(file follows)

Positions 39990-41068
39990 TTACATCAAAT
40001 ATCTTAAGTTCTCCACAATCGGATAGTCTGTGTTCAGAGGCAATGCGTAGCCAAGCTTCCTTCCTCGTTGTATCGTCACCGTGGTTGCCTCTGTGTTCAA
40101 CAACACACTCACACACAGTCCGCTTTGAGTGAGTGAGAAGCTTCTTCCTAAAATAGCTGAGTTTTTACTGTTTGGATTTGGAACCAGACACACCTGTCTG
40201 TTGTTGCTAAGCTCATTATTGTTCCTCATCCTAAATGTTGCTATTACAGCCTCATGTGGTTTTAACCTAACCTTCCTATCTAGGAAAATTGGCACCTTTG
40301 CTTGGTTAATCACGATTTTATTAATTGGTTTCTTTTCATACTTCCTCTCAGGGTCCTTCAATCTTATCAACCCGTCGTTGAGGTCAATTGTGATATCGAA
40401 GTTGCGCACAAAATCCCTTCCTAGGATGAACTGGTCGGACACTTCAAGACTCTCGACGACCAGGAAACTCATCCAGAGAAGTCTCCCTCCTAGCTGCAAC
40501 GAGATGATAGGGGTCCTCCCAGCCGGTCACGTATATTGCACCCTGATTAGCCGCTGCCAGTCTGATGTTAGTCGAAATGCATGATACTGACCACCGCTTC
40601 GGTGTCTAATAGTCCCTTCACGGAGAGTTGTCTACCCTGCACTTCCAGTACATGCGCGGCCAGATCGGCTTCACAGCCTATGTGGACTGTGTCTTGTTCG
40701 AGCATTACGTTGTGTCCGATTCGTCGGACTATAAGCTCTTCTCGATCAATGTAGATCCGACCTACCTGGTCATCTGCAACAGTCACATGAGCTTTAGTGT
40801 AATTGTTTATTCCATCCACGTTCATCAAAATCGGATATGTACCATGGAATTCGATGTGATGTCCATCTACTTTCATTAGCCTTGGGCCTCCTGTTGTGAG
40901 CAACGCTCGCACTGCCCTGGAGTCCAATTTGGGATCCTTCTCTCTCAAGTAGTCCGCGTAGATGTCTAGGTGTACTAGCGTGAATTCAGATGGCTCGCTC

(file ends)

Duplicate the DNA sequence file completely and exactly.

Positions 39990-41068
39990 TTACATCAAAT
40001 ATCTTAAGTTCTCCACAATCGGATAGTCTGTGTTCAGAGGCAATGCGTAGCCAAGCTTCCTTCCTCGTTGTATCGTCACCGTGGTTGCCTCTGTGTTCAA
40101 CAACACACTCACACACAGTCCGCTTTGAGTGAGTGAGAAGCTTCTTCCTAAAATAGCTGAGTTTTTACTGTTTGGATTTGGAACCAGACACACCTGTCTG
40201 TTGTTGCTAAGCTCATTATTGTTCCTCATCCTAAATGTTGCTATTACAGCCTCATGTGGTTTTAACCTAACCTTCCTATCTAGGAAAATTGGCACCTTTG
40301 CTTGGTTAATCACGATTTTATTAATTGGTTTCTTTTCATACTTCCTCTCAGGGTCCTTCAATCTTATCAACCCGTCGTTGAGGTCAATTGTGATATCGAA
40401 GTTGCGCACAAAATCCCTTCCTAGGATGAACTGGTCGGACACTTCAAGACTCTCGACGACCAGGAAACTCATCCAGAGAAGTCTCCCTCCTAGCTGCAAC
40501 GAGATGATAGGGGTCCTCCCAGCCGGTCACGTATATTGCACCCTGATTAGCCGCTGCCAGTCTGATGTTAGTCGAAATGCATGATACTGACCACCGCTTC
40601 GGTGTCTAATAGTCCCTTCACGGAGAGTTGTCTACCCTGCACTTCCAGTACATGCGCGGCCAGATCGGCTTCACAGCCTATGTGGACTGTGTCTTGTTCG
40701 AGCATTACGTTGTGTCCGATTCGTCGGACTATAAGCTCTTCTCGATCAATGTAGATCCGACCTACCTGGTCATCTGCAACAGTCACATGAGCTTTAGTGT
40801 AATTGTTTATTCCATCCACGTTCATCAAAATCGGATATGTACCATGGAATTCGATGTGATGTCCATCTACTTTCATTAGCCTTGGGCCTCCTGTTGTGAG
40901 CAACGCTCGCACTGCCCTGGAGTCCAATTTGGGATCCTTCTCTCTCAAGTAGTCCGCGTAGATGTCTAGGTGTACTAGCGTGAATTCAGATGGCTCGCTC